Fighting for a U.S. federal budget that prioritizes peace, economic security and shared prosperity
The Open Government National Action Plan 2.0 is a good starting point for addressing the gaps in federal spending transparency, but much work remains.
We don't have a complete picture of where our tax dollars are going or who gets them. The DATA Act is part of the fix to this problem.
Last week, I attended the Data Transparency Coalition’s inaugural conference: Data Transparency 2013. Although the usual open government data suspects from nonprofits and the public sector attended, the conference was largely sponsored by and attended by private sector companies hoping to profit from government data. The meat of Data Transparency ...
Kaitlin Devine from the Sunlight Foundations guest posts with an update on the 2013 version of the DATA Act, intended to improve federal spending transparency.
Guest blogger Anthony Holley reports on the Hack for Western Mass project to reconcile federal spending data in USASpending.gov with numbers reported in the federal budget.
Today, the White House is issuing a new Executive Order on Open Data -- one that is significantly different from the open data policies that have come before it -- reflecting Sunlight's persistent call for stronger public listings of agency data, and demonstrating a new path forward for governments committing to open data.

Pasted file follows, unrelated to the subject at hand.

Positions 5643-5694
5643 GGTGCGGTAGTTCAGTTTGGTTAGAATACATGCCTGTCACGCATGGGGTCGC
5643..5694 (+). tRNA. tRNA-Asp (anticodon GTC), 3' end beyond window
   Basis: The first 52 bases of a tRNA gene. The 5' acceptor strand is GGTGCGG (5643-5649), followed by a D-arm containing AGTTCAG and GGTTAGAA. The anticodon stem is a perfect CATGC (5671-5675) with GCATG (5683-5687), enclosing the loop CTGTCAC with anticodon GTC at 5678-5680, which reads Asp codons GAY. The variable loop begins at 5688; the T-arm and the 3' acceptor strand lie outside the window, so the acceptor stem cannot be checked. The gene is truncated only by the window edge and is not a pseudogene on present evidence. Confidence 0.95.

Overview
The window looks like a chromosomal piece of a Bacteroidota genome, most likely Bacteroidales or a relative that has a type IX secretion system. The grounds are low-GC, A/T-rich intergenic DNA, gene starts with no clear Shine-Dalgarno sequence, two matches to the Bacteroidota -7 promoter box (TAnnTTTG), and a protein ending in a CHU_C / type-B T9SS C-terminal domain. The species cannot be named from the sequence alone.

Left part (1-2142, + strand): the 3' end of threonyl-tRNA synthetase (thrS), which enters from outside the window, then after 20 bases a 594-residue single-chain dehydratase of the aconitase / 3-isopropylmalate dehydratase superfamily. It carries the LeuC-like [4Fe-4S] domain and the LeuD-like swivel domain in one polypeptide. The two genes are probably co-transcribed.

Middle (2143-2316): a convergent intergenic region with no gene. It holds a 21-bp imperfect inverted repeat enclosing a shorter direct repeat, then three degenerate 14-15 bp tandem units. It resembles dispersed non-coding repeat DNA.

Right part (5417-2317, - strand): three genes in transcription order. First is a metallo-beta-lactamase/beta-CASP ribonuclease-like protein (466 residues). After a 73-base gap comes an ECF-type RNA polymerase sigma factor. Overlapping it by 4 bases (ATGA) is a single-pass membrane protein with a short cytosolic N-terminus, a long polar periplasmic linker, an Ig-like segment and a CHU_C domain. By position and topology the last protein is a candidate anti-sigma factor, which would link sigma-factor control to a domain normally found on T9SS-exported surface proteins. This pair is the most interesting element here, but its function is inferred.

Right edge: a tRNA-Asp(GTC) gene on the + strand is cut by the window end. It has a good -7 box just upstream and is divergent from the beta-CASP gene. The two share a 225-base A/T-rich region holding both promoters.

The Medicare program accounts for around 14 percent of the entire federal budget, but you wouldn’t know it from USAspending.gov, a website that’s supposed to make government spending transparent. If you use it to investigate how much the government spent on Medicare benefits last year, you’ll find a surprising number: zero.
Despite the multitude of current debates about how the U.S. spends money, it’s actually very hard to track how much money the U.S. is spending. The DATA Act would help fix that, which is why it should be re-introduced in the 113 Congress.
This is a guest post from Hudson Hollister, Executive Director of the Data Transparency Coalition and former Counsel for the House Committee on Oversight and Government Reform. President Obama appears to agree that the Recovery.gov model is the future of federal spending transparency. In June 2011, he established a new panel of ...
Having access to a single, comprehensive source for U.S. federal spending data isn't a partisan matter. We support the DATA Act because accurate spending information is critical to an informed budget conversation.